The above configuration consists of four positive clauses which represent XOR patterns. These are used to recognize images of class y=1. It also consists of four negative clauses which represent patterns associated with class y=0. Observe that each clause has been annoted with the positional information it has incorporated, using thresholds on the x and y coordinates. As explained earlier, the bit patterns inside each clause have been decided by the eight corresponding Tsetlin Automata, one per literal in the 2x2 filter.

Our example clause is highlighted in the figure, outputing 1 due to matching the input image. Note that some of the other clauses are matching the image content too. However, their positional information is incompatible with the input, so they output 0. As in the classic Tsetlin Machine, the output from each clause is processed further by summation and then thresholding to decide the class. Above, positive clauses outputting 1 are in majority, so the Convolutional Tsetlin Machine assigns class y=1 to the input image.

Learning with the Convolutional Tsetlin Machine

We are now ready to address how the Convolutional Tsetlin Machine learns. For the sake of clarity, I will first consider learning of positive clauses, returning to the negative clauses towards the end of the section.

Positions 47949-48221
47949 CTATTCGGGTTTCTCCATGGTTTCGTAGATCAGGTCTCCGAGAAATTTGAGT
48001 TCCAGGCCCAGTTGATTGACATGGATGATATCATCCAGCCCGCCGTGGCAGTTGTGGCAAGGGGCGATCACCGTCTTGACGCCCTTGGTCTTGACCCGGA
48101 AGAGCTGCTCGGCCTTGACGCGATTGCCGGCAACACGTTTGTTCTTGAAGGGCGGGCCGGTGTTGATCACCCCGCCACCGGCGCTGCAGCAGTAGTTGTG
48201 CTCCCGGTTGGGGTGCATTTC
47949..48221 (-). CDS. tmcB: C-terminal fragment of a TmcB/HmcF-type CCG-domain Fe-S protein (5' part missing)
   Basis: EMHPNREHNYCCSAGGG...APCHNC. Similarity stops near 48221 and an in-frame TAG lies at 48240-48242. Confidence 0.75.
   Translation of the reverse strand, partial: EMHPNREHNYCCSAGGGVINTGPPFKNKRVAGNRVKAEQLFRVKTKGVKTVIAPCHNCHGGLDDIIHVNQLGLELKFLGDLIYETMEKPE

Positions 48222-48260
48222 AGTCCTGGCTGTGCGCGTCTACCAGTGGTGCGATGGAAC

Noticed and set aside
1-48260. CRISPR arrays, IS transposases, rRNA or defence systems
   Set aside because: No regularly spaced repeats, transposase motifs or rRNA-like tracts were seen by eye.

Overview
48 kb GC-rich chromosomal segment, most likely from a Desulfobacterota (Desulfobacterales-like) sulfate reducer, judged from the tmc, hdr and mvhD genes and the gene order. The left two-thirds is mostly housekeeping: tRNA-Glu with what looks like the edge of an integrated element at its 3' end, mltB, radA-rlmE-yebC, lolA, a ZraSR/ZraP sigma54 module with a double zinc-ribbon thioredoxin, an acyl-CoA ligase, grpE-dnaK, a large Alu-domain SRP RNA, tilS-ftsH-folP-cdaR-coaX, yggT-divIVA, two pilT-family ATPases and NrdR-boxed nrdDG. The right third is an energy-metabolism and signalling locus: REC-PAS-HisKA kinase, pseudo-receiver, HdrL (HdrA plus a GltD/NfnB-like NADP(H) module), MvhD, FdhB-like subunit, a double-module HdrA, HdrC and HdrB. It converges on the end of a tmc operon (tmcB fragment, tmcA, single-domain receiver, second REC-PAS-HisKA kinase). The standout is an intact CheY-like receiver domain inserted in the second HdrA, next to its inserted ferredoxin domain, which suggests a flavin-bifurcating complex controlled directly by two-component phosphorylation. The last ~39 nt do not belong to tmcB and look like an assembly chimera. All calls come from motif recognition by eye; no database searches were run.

Allocation of Pattern Representation Resources

Each clause can be seen as a resource for representing patterns. With limited resources, it is critical to allocate the resources wisely. The Convolutional Tsetlin Machine seeks to allocate clauses uniformly among the crucial patterns in the dataset. This is achieved with a target value T. That is, each time the outputs of the clauses are summed up, T is the target value for the summation. For inputs of class y=0 the target value is -T and for inputs of class y=1 the target value is T.

The resources are allocated by controlling the intensity of the bandit learning feedback cycle. In brief, the feedback cycle is increasingly intensified the farther away the clause output is from the target value T. Conversely, feedback comes to a complete standstill when T is reached or exceeded. Let v denote the summed up clause output. Feedback intensity is modelled as the probability of activating each clause. For input of class y=0, the probability of activating a clause is:

Using T=2 as an example, feedback intensity is 0.0 up to v=-2. Thereafter, it gradually increases, reaching 1.0 at v=2:

For input of class y=1, the clause activation probability is:

Then, with T=2, feedback intensity is 1.0 up to v=-2. From v=-2, intensity drops, reaching 0.0 at v=2:

If a clause is not activated, no feedback is given to the Tsetlin Automata of that clause.

Remark 1. Observe that the future returns of a clause are diminishing with the number of other clauses that capture the same sub-pattern. This is crucial for stimulating the Tsetlin Automata teams to distribute themselves across the critical sub-patterns.